The Fate of Compost-Derived Phosphorus in Urban Gardens

The Fate of Compost-Derived Phosphorus in Urban Gardens

G. Small P. Shrestha A. Kay 

Department of Biology, University of Saint Thomas, United States

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Urban agriculture has been expanding rapidly in recent years, and it has the potential to recycle nutrients from local food wastes into new foods through the use of compost as growth medium. Composts typically have low nitrogen: phosphorus (N:P) ratios, and in urban gardens, when composts are typically applied to soils annually to meet the N demand of crops, excess P can build up and be proneto leaching. We measured dissolved P (PO4 3−) and N (NO3  & NH4 +) losses in the leachate from experimental raised-bed garden plots that received one of two commonly used composts (municipal organics compost derived from food scraps or cow manure derived compost) at three different application levels (15%, 35%, or 50% by volume). PO4 3− concentrations in leachate from garden plots receiving manure composts were high, ranging from 5 to 11 mg/L, depending on the application level. Leachate PO4 3− concentrations from plots receiving municipal organics composts were an order of magnitude lower, ranging from 0.5−1.2 mg/L, while leachate PO4 3− in garden plots receiving no compost was 0.3 mg L−1. Cumulative mass of PO4 3− lost through leachate during the growing season ranged from 1.2 to 4.2 g/m2 for manure compost treatments, compared to 0.12– 0.72 g/m2 for municipal compost treatments, and 0.06 g/m2 for soil with no compost. Leachate accounted for 0–37% and 18–45% of dissolved P and N exported from garden plots, respectively. The high application rate of municipal compost significantly increased crop yield relative to the control treatment. P lost from leachate and removed through harvest only represented 1–10% of total P applied as compost, suggesting that soil build-up was the dominant fate of P in this study. Our results illustrate the potential trade-off in urban agriculture between crop production and recycling P efficiently from urban food waste.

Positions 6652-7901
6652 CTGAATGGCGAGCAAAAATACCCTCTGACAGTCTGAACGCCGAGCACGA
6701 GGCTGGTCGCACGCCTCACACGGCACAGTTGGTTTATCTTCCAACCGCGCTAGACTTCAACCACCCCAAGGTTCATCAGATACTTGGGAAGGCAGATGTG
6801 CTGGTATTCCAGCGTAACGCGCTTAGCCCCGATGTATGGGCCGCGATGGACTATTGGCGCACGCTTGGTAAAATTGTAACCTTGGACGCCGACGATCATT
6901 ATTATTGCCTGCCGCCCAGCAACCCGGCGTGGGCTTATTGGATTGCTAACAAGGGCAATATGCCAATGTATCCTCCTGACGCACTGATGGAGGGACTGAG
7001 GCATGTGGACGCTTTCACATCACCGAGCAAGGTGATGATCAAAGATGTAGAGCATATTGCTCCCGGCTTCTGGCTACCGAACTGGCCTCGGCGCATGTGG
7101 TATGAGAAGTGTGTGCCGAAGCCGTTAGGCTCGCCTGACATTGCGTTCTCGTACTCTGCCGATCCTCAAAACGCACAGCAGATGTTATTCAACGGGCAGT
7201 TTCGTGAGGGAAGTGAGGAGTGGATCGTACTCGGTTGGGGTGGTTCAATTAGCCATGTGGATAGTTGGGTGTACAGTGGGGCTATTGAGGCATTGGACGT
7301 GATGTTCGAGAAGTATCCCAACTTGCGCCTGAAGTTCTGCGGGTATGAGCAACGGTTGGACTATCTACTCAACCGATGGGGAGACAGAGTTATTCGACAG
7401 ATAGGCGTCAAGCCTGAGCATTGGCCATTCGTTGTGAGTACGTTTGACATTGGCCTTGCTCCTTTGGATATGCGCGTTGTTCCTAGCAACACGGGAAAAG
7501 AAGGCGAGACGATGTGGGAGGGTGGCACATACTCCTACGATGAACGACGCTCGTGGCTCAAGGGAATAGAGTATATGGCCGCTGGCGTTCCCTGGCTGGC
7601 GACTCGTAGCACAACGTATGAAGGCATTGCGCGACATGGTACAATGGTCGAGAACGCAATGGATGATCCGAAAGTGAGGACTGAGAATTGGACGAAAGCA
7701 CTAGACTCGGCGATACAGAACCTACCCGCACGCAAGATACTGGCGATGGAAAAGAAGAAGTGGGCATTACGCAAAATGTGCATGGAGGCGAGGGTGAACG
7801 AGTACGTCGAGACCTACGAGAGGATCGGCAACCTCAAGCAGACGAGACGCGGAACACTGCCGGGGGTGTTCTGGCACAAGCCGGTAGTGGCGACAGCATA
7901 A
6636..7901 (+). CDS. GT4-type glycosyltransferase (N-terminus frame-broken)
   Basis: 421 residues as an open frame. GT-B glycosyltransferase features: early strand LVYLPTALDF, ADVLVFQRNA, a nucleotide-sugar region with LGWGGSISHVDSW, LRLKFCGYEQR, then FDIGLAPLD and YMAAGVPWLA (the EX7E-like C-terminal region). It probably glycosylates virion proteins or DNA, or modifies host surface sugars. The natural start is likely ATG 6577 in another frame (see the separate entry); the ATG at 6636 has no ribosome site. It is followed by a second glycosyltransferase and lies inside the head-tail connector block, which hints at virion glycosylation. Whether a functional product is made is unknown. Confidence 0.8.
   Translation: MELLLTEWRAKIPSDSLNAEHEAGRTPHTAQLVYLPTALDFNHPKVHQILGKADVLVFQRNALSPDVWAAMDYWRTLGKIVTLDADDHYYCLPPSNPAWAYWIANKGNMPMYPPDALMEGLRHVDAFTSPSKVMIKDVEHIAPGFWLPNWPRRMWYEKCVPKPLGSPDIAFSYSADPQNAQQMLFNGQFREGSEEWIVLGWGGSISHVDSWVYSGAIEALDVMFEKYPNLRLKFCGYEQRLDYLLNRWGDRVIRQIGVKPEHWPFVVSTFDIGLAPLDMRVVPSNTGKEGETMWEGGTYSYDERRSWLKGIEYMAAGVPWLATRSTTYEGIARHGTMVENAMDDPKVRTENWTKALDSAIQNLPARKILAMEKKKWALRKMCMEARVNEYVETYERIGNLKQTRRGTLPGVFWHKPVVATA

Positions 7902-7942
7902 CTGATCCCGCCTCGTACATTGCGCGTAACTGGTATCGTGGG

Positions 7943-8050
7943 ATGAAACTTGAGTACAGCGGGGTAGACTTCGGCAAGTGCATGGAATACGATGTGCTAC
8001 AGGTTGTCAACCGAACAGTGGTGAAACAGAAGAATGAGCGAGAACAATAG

compost, nitrogen, nutrient leaching, nutrient recycling efficiency, phosphorus, urban agriculture, water quality

1. Introduction
2. Methods
3. Results
4. Discussion

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